19. mirimir

    mirimir Registered Member

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    I don't know about "illegal" in China, but "unhappy" is a safe bet :(

    But no, this isn't about using Tor browser.

    This is about running Tor relays, which are the "routers" that carry traffic of the Tor network. By default, all relays are listed publicly, with contact information. The openness of that is part of Tor's security model, so that all participants can see all relays. But it's exit relays that attract the most attention.

    Let's say that you're running an exit relay. Eventually, some Tor user with a circuit through your exit will do something that's illegal. That may cause someone to complain to your ISP, demand records through subpoena, etc. And you may have your account cancelled, or get a visit from LEA, TLA or some other gang.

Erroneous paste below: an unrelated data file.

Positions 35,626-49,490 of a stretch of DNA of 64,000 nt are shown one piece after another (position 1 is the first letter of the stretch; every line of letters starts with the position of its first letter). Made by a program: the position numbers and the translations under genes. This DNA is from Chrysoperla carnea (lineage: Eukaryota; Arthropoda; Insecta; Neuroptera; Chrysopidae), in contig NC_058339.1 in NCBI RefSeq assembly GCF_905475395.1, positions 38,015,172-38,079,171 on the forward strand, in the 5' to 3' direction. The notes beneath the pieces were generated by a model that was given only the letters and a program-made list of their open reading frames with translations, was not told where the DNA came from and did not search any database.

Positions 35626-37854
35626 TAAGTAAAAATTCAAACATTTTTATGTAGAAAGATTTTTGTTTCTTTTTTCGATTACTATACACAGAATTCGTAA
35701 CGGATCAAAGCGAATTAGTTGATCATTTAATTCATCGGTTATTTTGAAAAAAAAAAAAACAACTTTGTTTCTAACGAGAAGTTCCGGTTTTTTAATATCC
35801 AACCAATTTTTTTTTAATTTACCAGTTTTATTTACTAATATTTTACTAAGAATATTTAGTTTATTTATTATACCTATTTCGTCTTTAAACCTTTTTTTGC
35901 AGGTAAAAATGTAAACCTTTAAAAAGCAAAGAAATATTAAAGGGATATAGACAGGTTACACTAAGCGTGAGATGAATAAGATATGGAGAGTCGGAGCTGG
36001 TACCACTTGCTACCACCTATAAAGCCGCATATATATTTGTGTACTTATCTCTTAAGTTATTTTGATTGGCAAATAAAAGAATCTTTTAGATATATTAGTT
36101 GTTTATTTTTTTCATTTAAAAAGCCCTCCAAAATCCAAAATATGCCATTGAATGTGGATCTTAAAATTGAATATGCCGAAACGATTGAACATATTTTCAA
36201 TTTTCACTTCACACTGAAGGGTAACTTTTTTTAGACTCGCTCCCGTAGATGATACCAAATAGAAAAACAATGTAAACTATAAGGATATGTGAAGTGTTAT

20. ComputerSaysNo

    ComputerSaysNo Registered Member

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    If you run a exit node expect a visit from LEA and for you to be wiretapped u the wazoo.

    There needs to be a more decentralized method of funding TOR relays and exit nodes that's transparent and open for all to see. We know for a fact NSA runs some nodes, so does British intelligence so we need to root those ones out if we can, if it's posible and get them on the banned list.

    I don't know how you would do that i.e funding Exit nodes anonymously but stuff having your name connected to a TOR exit node.